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Zara Takes On Gender-Neutral Fashion With New Unisex Clothing Line

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Apparently, it’s not about borrowing from the boys anymore – it’s about sharing with them.

o-ZARA-UNGENDERED-900 (3) o-ZARA-UNGENDERED-900

This week, Spanish retail brand Zara launched their first gender-neutral line called Ungendered, a line of unisex clothing that comprises wardrobe essentials in neutral colours.

The 16-piece line includes T-shirts, jeans, sweaters, jogging pants and Bermuda shorts have been designed to suit both men and women.

o-ZARA-UNGENDERED-900 (2) o-ZARA-UNGENDERED-900 (1)

Despite Zara’s best intentions, there’s already been significant backlash. The consensus seems to be that this isn’t at all remarkable, and that without the inclusion of more ‘statement’ items, like a skirt, Ungendered is nothing but a glorified unisex range. 

The range also seems to focus exclusively on masculine styles, lacking any cuts or lines that are typically more feminine. Another gripe is that Ungendered is only featured under the ‘Woman’ tab on Zara’s website.

But the brand is following others, such as retailers like Selfridges, which last year launched its Agenderspace, the line between male and female codes is clearly becoming increasingly blurred in the industry.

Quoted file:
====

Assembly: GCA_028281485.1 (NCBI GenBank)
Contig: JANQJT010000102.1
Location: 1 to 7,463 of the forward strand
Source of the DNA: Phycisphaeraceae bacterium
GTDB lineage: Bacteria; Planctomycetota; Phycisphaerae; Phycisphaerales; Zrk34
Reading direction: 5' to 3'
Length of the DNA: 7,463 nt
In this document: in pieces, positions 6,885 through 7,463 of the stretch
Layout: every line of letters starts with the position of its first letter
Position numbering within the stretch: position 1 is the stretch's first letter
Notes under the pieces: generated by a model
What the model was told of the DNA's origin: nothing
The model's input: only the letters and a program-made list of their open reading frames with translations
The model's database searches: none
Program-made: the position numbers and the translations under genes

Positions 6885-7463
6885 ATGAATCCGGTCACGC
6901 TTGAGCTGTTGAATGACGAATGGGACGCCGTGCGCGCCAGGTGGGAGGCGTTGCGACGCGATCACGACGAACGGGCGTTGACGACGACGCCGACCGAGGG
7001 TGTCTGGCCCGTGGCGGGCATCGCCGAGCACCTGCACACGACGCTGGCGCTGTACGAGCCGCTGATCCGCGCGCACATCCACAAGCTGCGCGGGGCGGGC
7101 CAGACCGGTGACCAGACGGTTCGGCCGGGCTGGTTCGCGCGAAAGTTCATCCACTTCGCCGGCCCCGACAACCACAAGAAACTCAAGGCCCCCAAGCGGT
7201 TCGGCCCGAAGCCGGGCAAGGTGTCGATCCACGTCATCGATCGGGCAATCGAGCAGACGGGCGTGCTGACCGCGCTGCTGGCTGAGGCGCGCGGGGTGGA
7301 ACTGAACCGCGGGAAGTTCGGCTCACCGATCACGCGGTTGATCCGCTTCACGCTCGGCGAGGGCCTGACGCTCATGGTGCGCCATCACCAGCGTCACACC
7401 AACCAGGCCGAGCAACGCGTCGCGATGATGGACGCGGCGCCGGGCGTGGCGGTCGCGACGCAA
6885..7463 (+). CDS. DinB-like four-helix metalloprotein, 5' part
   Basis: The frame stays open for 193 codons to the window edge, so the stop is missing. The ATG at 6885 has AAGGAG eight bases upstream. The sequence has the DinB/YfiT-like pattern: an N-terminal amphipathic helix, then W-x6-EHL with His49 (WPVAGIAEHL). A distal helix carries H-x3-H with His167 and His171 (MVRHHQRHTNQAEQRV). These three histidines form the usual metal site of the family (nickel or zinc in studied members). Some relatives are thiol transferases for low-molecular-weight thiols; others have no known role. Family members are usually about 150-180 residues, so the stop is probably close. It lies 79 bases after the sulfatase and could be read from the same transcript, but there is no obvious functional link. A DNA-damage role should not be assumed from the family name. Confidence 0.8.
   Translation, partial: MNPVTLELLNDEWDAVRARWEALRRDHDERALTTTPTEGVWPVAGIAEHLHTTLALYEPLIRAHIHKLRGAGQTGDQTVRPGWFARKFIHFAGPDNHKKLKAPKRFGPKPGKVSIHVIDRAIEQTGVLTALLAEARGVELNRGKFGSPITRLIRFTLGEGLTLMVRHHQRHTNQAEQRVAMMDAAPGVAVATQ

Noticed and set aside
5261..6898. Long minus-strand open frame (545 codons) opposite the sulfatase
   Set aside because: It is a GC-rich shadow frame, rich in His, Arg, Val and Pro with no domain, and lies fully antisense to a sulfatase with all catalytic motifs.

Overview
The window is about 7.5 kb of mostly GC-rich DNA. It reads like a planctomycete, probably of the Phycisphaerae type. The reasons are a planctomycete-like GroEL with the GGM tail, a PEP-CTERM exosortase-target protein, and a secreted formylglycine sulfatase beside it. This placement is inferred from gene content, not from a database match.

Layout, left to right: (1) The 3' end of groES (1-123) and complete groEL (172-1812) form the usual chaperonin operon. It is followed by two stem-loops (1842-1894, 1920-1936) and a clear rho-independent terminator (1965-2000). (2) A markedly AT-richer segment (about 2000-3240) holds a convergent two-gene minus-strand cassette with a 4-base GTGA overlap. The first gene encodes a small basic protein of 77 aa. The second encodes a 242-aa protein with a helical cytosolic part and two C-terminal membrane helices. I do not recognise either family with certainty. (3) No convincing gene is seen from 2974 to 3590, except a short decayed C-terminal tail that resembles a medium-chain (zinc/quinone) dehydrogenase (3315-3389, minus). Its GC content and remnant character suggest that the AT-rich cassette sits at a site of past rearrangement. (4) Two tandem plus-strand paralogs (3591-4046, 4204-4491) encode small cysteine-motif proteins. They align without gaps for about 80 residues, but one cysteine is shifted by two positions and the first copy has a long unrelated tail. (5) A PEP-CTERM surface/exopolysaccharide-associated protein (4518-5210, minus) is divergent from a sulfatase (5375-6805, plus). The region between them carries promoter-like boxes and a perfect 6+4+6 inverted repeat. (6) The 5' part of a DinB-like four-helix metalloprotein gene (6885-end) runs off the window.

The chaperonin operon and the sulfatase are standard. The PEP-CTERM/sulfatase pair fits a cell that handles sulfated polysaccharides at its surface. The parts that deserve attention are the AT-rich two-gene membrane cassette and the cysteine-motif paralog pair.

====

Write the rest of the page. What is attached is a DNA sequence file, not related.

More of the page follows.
We also see models of both genders strutting the catwalk and menswear shows feature skirts, dresses and tunics. Transgender models continue to front designer names and fashion campaigns are becoming more androgynous, too, with the example of Jaden Smith appearing in Louis Vuitton’s latest womenswear ad.

And while we agree with the criticism to an extent. Yes, technically there isn’t anything all that controversial in the product offering. But maybe that’s the point. Maybe it proves the industry is already producing a portion of clothes not defined by gender.

Zara also seems to have gone about this fairly quietly, taking gender fluidity in the fashion industry from an ‘anomaly’ and making it the norm.

We need to start somewhere and fashion giants introducing gender fluid lines – with as little fuss as a new range of skirts in a women’s collection – is definitely somewhere.

Gender blending is not a trend, but a larger movement towards unisex fashion, and it isn’t a new thing either. Think of Tilda Swinton and David Bowie – they were the example of how fascinating is somebody who is not bound by the expectations of their sex.


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